Archaeology and Luke

For years the gospel of Luke was a good one to take potshots at because of its “wrong history” and its “misuse of words.” Within the last century, however, archaeology has vindicated the book of Luke.

People thought Luke was wrong for several reasons. Many of the things he wrote were not supported by archaeological research, even into the 1900s.

In 1910, Sir William Ramsey found a monument that showed that Iconium was a Phrygian city, not a Lycaonian city as previous archaeologists had thought.

An archaeological find, dated between AD 14 and 29, near Damascus confirmed the existence of Lysanias the Tetrarch. Prior to this archaeologists had claimed that Luke was wrong because there was only one Lysanias in any of the information available.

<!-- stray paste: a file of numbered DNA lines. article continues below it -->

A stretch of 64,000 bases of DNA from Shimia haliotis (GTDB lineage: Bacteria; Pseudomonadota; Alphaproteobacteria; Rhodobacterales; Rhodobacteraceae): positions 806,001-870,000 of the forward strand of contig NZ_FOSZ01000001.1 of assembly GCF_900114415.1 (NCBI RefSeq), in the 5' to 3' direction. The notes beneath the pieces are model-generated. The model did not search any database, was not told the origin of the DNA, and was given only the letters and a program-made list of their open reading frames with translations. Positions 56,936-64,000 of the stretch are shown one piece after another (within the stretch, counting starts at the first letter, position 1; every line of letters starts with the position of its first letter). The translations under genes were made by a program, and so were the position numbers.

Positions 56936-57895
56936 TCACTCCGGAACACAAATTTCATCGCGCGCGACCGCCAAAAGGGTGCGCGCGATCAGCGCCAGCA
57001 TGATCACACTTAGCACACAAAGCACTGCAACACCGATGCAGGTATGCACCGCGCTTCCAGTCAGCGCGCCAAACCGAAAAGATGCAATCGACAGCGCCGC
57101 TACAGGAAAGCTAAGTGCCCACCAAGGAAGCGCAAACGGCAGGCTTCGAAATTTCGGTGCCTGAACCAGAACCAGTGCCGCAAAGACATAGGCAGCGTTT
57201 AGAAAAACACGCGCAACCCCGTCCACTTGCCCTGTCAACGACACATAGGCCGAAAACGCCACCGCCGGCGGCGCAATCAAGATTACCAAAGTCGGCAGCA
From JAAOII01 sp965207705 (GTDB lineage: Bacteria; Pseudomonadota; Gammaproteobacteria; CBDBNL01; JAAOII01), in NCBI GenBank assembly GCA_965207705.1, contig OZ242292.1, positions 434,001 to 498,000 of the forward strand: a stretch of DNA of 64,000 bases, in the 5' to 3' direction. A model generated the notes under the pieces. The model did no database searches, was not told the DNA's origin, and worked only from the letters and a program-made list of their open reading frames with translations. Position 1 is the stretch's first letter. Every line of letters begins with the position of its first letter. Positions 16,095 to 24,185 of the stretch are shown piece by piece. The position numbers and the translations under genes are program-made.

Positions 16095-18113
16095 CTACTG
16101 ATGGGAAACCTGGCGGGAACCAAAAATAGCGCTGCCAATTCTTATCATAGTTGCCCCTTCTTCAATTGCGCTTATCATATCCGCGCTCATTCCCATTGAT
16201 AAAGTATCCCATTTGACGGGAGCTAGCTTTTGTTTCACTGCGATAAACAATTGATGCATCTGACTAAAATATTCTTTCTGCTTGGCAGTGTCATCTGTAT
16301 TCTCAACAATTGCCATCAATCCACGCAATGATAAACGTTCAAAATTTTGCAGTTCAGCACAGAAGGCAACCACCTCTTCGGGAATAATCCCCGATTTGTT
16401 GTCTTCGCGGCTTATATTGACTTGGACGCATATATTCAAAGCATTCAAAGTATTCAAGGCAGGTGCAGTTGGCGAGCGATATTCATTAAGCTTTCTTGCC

Luke referred to Gallio as a proconsul. But Greek language and Roman civilization scholars insisted that such a man, in such a position, would never have been called a proconsul. However, at the beginning of the last century (20th) an inscription was found which read in part, ?As Lucius Junius Gallio, my friend, and the Proconsul of Achaia??

Luke used the word politarch to refer to the city officials at Thessalonica. However, the word is not found in classical Greek literature. In recent years, however, more than a dozen inscriptions have been unearthed which use that title.

1 thought on “Archaeology and Luke

  1. Magician, Raymond E Feist ( the whole series actually – this is a great opener). Rise of a boy to powerful key figure spanning two worlds. I particularly liked that they did the series from both sides. The same events handled very differently by two very different cultures. Get the chance – pick it up 🙂

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